Leonor F. Loree

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Leonor F. Loree
Leonor F Loree.jpg
Leonor Fresnel Loree

(1858-04-23)April 23, 1858
Fulton City, Illinois, U.S.
DiedSeptember 6, 1940(1940-09-06) (aged 82)
OccupationFinancier, executive

Leonor F. Loree (April 23, 1858 – September 6, 1940) was an American civil engineer and railroad executive.

He obtained a Bachelor of Science degree in 1877, a Master of Science in 1880, a Civil Engineering degree in 1896 and a Doctor of Law in 1917, all from Rutgers College. He also obtained a Doctor of Engineering degree from Rensselaer Polytechnic Institute in 1933. He was President of the Delaware & Hudson Railroad and had interests in Kansas City Southern, Baltimore and Ohio, New York Central, and the Rock Island Railroads. He was a Trustee at Rutgers University from 1909–1940 and was Chairman of the Rutgers Board of Trustees Committee on New Jersey College for Women (now Douglass College) until 1938. He was the donor of the New Jersey College for Women Athletic Field (which is now Antilles Field). Rutgers has a building named after Leonor Fresnel Loree, erected in 1963 and on the Douglass campus.[1]


In 1923, Loree was a principal founder of The Newcomen Society in North America, a learned society promoting engineering, technology and free enterprise.[2]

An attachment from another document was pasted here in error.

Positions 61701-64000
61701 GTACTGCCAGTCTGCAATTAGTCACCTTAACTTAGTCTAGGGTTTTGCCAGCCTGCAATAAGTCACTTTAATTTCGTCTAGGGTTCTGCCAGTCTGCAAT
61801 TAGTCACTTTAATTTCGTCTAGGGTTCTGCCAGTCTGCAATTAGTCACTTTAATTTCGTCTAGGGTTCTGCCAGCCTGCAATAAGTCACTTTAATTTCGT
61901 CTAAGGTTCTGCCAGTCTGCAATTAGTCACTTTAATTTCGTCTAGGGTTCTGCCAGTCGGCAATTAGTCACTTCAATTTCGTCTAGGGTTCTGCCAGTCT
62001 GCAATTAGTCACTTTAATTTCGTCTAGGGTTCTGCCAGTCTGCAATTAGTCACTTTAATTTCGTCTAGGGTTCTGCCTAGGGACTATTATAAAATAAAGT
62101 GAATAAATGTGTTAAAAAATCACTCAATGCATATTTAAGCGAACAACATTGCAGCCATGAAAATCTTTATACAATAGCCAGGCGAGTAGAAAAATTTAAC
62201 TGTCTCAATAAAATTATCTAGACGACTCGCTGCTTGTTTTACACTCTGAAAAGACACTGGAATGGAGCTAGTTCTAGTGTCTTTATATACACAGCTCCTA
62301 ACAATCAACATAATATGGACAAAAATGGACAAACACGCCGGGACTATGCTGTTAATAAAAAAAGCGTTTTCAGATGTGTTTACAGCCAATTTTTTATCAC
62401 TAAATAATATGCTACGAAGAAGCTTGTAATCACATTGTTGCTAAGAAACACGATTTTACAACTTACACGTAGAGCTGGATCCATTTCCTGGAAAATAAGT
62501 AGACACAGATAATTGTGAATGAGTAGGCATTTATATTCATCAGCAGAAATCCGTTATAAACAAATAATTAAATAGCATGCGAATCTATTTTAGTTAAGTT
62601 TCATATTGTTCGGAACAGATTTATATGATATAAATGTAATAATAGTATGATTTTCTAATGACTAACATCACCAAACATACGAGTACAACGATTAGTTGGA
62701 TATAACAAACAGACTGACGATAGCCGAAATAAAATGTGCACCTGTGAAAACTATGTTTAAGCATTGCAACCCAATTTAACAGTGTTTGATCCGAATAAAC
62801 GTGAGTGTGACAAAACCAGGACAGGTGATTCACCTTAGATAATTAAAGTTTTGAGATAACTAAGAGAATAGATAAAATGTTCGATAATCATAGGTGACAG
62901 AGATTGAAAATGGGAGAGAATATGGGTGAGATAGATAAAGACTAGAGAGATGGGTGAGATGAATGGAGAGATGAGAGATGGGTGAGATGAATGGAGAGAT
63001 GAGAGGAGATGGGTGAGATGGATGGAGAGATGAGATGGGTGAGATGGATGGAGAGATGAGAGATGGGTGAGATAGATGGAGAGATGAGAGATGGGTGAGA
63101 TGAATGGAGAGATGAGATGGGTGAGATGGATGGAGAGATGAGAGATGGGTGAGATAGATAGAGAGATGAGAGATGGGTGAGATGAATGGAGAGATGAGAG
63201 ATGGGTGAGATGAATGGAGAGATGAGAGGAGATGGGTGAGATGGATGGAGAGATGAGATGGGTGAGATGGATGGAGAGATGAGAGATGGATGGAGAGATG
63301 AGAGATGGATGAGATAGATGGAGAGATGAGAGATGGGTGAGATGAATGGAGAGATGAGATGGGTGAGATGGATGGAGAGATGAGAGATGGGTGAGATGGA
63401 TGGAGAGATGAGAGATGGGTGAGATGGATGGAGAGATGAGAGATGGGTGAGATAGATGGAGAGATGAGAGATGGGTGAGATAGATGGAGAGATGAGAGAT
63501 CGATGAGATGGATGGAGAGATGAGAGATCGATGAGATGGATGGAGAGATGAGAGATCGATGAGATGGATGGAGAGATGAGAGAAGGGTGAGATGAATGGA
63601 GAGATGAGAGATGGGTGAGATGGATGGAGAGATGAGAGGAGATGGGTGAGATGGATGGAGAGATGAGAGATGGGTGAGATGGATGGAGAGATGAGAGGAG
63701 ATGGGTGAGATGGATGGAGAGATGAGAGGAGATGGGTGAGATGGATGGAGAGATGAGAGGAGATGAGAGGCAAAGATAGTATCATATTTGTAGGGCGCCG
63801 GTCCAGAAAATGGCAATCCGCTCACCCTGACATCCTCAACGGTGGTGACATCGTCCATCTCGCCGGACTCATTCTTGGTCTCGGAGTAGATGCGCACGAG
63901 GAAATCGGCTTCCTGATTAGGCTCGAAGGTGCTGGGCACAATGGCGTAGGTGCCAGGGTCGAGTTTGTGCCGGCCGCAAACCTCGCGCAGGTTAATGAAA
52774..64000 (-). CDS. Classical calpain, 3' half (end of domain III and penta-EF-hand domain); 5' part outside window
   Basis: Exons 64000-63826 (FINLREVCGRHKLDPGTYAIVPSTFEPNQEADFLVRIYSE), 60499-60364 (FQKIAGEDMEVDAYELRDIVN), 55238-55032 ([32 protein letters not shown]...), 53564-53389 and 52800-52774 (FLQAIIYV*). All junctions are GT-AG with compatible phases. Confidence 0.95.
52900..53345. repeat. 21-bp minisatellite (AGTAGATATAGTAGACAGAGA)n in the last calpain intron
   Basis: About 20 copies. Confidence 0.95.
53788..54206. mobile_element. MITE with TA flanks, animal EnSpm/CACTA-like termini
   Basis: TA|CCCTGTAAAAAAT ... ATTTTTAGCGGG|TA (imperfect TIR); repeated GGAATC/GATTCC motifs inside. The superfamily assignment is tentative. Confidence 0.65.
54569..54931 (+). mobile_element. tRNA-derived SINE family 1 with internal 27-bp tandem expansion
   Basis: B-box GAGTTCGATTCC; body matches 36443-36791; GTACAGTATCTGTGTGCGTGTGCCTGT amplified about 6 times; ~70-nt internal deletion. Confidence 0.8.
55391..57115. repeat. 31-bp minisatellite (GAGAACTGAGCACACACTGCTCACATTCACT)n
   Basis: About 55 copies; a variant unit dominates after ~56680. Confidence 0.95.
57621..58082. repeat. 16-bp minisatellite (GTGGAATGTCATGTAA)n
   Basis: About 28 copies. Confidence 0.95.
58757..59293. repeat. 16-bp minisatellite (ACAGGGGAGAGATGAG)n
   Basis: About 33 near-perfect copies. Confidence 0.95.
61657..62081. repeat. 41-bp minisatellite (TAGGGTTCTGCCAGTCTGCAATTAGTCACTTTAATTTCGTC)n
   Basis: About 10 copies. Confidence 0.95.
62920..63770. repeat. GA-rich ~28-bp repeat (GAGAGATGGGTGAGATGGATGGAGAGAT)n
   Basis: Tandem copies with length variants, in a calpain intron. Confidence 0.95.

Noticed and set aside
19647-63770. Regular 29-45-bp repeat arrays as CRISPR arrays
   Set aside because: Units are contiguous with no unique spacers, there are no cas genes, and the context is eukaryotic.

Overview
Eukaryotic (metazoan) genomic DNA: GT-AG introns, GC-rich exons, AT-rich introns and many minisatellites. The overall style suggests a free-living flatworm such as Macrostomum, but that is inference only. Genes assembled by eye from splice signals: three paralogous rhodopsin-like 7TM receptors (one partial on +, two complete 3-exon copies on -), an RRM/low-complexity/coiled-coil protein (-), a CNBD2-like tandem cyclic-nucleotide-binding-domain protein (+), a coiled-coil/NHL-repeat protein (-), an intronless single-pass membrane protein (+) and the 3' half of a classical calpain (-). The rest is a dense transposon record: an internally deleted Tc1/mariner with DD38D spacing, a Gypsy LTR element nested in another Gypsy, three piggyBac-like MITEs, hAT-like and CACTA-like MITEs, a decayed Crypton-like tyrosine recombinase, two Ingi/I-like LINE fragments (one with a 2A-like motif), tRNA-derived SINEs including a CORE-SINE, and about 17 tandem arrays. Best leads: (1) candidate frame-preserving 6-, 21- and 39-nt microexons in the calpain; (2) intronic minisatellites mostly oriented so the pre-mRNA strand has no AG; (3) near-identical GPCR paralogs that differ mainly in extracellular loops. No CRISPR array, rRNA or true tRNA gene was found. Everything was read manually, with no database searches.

In 1903, Loree, along with Frank PJ Patenall, received U. S. Patent #733,981,[3] for the upper quadrant semaphore. This soon became the most widely used form of railroad lineside signal in North America. Railroads continued to install them until the 1940s.

"This is a helluva way to run a railroad!"[edit]

In 1906 a committee of creditors asked Leonor to take charge of the Kansas City Southern Railroad. At the time it was considered no more than "two streaks of rust, its engines lost steam, the men were disheartened and the stations were shacks." After Mr. Loree gave his initial inspection, in a speech in front of the financial community, he ended his professional and technical description of the railroad line by stating, "This is a helluva way to run a railroad".[4] Within three years after accepting the chairmanship, Loree turned it into what they[who?] call a banner railroad of the Southwest.


Published Works[edit]

See also[edit]


  1. ^ "Loree Gymnasium". Rutgers University. Retrieved 28 October 2014.
  2. ^ Sherwood, J. Robert (1968). The Story of Suburban Trust Company: The Bank with Vision. The Newcomen Society. p. 29.
  3. ^ "Patent US733981"[full citation needed]
  4. ^ "Hall of Distinguished Alumni". Rutgers University. Retrieved 28 October 2014.
  5. ^ Kansas City Southern Historical Society. "Saga of the Kansas City Southern Lines". Retrieved 2006-09-06.

External links[edit]

Preceded by President of Delaware and Hudson Railway
1907 – 1938
Succeeded by
Preceded by President of Kansas City Southern Railway
1918 – 1920
Succeeded by